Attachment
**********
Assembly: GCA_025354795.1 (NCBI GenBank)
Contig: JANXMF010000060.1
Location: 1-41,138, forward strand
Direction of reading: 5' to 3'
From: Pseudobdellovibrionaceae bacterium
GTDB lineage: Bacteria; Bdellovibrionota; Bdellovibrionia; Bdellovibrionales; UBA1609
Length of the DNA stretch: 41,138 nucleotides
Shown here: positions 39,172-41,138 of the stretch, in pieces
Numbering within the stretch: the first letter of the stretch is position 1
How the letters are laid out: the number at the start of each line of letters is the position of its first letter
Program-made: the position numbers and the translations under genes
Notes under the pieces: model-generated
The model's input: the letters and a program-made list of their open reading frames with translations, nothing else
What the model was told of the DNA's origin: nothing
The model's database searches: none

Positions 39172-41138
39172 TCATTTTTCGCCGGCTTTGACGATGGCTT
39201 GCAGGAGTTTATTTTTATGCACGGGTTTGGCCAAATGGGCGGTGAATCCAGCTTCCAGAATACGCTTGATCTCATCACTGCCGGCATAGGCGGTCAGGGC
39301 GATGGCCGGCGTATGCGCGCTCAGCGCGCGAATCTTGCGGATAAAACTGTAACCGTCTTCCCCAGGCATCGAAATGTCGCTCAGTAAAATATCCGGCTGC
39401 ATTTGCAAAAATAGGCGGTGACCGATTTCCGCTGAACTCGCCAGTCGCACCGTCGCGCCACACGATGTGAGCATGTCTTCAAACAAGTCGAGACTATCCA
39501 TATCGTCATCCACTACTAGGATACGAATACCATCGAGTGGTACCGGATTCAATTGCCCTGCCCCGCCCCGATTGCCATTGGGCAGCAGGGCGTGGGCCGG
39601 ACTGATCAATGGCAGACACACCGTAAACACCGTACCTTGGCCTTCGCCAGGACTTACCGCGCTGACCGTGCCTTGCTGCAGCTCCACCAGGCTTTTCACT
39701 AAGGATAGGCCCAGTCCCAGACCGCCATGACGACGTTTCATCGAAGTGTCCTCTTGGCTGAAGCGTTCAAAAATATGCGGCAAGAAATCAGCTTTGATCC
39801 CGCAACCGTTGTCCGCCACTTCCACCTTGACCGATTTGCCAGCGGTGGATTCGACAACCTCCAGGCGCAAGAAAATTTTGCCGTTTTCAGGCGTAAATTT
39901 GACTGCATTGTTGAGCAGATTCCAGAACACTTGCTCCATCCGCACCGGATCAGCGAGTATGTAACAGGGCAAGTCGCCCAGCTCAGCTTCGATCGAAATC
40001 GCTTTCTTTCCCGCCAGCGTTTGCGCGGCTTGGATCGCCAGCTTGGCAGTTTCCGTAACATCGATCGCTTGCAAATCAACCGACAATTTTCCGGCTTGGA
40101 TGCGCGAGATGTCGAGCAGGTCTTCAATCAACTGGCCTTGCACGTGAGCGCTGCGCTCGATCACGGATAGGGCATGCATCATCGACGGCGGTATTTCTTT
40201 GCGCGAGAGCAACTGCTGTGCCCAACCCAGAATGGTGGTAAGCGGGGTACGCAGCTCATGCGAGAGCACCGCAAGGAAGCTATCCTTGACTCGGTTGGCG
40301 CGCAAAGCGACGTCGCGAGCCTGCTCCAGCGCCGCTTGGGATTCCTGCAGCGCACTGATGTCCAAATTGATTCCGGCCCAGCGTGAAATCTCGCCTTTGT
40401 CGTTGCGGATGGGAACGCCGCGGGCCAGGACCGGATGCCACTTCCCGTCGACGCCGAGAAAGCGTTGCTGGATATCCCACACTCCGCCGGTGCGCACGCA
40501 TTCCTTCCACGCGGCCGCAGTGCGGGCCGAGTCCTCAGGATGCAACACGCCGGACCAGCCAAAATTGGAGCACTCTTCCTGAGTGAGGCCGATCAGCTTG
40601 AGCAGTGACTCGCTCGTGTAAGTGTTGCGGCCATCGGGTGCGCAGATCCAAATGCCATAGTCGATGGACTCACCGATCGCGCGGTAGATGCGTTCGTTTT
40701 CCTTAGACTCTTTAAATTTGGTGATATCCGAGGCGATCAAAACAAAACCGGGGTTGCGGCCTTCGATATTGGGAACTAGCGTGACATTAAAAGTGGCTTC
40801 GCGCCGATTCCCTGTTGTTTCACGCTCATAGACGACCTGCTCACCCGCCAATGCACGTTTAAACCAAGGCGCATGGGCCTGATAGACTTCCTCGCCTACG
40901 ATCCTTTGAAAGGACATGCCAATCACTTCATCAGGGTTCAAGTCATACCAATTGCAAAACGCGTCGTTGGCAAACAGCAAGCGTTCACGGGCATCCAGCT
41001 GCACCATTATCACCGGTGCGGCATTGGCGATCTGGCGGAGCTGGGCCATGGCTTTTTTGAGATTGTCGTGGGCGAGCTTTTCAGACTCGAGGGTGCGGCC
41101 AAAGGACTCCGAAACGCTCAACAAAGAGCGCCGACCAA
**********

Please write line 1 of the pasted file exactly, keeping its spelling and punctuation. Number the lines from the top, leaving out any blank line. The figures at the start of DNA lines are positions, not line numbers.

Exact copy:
Assembly: GCA_025354795.1 (NCBI GenBank)